The lesbian, gay, bisexual, and transgender (LGBT) Workers’ Rights Project helps low-income workers address discrimination, harassment, and other problems at work because of their sexual orientation, gender identity or gender expression. Established in 2000, the LGBT Workers’ Rights Project works to ensure that existing law is interpreted and expanded to protect such workers.
California law prohibits employers with 5 or more employees from discriminating against employees on the basis of sexual orientation, gender, gender identity, and/or gender expression. In addition, in California, harassment on the basis of sexual orientation, gender, gender identity, and/or gender expression is unlawful at workplaces with one or more employee. Employers have a duty to prevent and correct harassment whether it is committed by a supervisor, manager, coworker, customer, or other third party.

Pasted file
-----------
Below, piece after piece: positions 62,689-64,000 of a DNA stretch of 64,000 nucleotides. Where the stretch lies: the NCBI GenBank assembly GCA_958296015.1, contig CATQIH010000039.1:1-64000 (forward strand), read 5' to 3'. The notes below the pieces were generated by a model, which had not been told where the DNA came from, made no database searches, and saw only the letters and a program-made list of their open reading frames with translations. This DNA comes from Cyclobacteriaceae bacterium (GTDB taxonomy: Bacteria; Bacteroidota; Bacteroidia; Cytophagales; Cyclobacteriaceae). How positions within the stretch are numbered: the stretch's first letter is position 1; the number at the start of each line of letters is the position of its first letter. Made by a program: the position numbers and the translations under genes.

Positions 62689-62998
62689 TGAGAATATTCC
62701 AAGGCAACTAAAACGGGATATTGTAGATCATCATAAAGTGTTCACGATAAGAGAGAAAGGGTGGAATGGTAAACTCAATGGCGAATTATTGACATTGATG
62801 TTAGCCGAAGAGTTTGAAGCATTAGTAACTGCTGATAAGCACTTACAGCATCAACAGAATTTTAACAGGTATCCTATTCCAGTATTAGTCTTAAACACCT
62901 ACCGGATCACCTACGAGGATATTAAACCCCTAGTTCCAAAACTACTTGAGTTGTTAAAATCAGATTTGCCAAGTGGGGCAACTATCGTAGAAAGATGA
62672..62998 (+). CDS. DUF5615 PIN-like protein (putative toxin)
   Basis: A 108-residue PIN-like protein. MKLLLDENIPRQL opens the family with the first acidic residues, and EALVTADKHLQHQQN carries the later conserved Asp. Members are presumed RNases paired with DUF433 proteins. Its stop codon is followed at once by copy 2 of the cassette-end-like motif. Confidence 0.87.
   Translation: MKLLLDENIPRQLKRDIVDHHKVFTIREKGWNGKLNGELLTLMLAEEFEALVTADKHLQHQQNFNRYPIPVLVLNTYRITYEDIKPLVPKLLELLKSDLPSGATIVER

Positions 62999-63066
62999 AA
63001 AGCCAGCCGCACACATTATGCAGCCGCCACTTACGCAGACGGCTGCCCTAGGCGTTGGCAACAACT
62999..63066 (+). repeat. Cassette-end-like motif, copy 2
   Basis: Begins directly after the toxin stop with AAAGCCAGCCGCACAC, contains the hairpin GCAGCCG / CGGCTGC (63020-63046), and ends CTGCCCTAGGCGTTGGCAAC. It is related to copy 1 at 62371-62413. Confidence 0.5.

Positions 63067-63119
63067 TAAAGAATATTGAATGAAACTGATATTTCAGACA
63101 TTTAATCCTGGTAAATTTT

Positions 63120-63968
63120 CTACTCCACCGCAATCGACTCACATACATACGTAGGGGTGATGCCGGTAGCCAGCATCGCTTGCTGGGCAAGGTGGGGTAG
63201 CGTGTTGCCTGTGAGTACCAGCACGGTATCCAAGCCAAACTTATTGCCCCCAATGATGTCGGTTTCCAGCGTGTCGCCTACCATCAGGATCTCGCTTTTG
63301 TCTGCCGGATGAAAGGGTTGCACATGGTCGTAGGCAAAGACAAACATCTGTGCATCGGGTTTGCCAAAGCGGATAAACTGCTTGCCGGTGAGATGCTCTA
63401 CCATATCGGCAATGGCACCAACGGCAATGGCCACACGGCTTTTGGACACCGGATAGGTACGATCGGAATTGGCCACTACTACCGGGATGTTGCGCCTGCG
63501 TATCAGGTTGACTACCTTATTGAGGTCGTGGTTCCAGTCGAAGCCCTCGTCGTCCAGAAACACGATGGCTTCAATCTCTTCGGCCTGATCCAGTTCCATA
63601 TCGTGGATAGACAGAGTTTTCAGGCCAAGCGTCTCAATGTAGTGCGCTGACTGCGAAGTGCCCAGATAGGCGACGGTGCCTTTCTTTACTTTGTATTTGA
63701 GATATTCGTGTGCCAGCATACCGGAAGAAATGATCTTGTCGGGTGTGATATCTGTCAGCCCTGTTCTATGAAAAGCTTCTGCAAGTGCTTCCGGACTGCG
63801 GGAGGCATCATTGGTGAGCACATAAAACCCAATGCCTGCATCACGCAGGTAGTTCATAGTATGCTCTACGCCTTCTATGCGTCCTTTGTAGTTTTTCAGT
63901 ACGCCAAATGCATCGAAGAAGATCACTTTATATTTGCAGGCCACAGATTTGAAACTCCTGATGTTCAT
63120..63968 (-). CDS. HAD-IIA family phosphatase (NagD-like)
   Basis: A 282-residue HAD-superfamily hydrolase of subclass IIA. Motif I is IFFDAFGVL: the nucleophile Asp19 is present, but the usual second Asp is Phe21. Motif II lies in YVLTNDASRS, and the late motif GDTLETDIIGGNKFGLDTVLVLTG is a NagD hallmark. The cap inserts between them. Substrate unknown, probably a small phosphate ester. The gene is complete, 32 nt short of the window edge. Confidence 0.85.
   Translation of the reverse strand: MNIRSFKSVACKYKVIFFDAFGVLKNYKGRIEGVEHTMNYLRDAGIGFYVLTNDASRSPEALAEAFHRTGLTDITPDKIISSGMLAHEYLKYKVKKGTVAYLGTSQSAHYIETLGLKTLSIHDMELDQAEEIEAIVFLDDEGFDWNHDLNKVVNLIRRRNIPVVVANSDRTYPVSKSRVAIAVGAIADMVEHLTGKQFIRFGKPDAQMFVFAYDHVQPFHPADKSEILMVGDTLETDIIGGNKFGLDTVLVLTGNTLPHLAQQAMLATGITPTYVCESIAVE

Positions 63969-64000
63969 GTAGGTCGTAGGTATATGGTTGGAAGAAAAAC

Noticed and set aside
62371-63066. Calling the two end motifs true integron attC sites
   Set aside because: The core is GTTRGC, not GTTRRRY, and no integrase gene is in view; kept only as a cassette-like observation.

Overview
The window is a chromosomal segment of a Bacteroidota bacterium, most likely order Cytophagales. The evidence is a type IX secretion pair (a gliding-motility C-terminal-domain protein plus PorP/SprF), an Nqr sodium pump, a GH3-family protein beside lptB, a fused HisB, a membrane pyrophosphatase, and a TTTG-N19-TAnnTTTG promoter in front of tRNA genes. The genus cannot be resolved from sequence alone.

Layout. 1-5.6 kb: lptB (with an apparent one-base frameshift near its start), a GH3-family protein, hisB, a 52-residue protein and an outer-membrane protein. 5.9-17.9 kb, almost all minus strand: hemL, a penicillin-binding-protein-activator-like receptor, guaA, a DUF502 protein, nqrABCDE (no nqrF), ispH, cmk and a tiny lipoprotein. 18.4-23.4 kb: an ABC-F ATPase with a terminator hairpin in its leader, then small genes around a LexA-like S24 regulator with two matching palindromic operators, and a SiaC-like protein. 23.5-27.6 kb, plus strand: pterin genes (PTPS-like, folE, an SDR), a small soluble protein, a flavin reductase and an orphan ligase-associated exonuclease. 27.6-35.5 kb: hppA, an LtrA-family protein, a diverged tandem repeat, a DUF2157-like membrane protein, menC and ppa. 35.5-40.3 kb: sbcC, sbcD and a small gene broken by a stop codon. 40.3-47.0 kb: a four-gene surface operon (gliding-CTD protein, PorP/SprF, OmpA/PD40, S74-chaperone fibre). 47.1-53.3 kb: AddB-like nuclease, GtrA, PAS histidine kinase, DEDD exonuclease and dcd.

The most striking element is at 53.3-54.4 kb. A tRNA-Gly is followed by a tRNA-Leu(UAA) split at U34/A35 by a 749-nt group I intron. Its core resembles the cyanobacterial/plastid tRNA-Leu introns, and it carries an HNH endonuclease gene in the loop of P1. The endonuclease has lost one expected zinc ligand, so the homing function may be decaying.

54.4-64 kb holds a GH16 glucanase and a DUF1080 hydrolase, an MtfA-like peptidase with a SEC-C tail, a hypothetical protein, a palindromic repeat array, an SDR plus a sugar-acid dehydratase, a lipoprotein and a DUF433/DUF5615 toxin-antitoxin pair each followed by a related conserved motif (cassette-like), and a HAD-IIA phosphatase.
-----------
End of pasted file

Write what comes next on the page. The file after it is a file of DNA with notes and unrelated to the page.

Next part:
The Project provides free legal education, counseling, advocacy and assistance to minimize barriers to employment and to help low-income LGBT workers to resolve problems of discrimination and harassment in the workplace.
The tools we use include:
Advice and Information:
LAS–ELC provides free legal information and assistance to LGBT individuals through the Workers’ Rights Clinic and through the Gender Equity & LGBT Rights Program at 415-864-8848.
The LAS-ELC represents workers who have been subjected to unlawful workplace discrimination and harassment. We provide direct legal services, from pursuing administrative complaints to litigating cases in state and federal court.
The LAS-ELC participates in efforts to expand workers’ rights to be free from discrimination and harassment.
Public Education and Outreach:
The LAS-ELC offers workshops and trainings for workers and advocates about discrimination and harassment laws. We also provide self-help tools, fact sheets, and other reference materials in English, Spanish, and Chinese.
LAS–ELC collaborates with a range of advocates and communities to identify and strengthen the common interests of persons with disabilities, LGBT people, women, people of color, immigrants, language minorities, labor unions, military families and veterans, and working people with caretaking obligations.